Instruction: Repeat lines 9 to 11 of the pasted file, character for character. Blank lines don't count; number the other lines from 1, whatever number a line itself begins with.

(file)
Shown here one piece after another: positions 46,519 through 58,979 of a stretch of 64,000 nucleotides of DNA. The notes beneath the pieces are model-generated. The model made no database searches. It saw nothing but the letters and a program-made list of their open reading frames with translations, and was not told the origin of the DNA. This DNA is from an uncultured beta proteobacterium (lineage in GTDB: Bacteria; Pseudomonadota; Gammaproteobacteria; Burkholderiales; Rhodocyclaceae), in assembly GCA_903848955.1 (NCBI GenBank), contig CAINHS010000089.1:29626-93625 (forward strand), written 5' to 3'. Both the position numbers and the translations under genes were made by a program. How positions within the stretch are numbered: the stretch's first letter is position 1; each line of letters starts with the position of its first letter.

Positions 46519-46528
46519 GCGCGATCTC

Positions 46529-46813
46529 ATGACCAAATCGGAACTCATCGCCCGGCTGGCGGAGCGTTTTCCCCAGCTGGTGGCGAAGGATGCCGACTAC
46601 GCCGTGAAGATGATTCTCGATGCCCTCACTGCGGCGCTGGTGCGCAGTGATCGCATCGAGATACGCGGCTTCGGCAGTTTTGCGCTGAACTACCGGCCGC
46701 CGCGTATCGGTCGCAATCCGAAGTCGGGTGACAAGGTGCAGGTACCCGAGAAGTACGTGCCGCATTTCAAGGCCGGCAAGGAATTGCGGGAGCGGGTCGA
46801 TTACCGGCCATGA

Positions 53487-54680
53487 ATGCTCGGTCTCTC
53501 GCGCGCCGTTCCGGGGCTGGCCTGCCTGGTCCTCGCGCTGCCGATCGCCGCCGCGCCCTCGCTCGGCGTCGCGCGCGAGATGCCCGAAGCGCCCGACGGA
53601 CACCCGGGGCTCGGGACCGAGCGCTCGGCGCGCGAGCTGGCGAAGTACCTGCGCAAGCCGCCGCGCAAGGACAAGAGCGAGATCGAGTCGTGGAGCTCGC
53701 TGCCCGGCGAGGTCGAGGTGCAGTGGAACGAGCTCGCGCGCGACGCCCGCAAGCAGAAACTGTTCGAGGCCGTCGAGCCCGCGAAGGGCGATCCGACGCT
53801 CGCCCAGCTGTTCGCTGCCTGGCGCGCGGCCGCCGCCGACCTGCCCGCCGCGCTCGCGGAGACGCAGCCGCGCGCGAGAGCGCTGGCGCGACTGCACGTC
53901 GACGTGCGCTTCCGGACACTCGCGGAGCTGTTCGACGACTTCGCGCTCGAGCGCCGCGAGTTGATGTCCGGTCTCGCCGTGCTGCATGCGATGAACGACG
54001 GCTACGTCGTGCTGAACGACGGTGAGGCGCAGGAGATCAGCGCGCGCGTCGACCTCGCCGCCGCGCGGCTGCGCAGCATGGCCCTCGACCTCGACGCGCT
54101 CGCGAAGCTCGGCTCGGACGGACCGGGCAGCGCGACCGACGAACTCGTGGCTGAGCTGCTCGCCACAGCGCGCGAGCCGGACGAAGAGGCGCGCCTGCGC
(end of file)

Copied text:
Positions 53487-54680
53487 ATGCTCGGTCTCTC
53501 GCGCGCCGTTCCGGGGCTGGCCTGCCTGGTCCTCGCGCTGCCGATCGCCGCCGCGCCCTCGCTCGGCGTCGCGCGCGAGATGCCCGAAGCGCCCGACGGA